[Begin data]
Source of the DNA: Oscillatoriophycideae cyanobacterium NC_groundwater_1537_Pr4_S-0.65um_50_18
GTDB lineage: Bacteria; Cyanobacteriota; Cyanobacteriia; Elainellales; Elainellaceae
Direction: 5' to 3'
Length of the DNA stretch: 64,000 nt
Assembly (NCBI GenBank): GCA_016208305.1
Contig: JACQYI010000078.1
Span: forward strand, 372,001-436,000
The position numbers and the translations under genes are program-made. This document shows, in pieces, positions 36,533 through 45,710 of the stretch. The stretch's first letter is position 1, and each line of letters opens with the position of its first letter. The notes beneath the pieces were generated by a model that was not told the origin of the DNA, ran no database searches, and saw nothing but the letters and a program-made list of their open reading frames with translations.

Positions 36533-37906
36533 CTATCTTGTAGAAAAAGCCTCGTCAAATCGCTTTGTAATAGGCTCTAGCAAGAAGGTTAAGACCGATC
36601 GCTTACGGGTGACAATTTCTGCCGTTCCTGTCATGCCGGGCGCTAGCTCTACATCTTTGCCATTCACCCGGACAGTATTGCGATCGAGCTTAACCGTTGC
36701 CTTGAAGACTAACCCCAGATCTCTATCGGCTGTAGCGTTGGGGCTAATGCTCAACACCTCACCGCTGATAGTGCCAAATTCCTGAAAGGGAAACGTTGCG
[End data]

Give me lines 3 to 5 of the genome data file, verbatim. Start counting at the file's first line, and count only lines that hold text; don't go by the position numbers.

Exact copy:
Direction: 5' to 3'
Length of the DNA stretch: 64,000 nt
Assembly (NCBI GenBank): GCA_016208305.1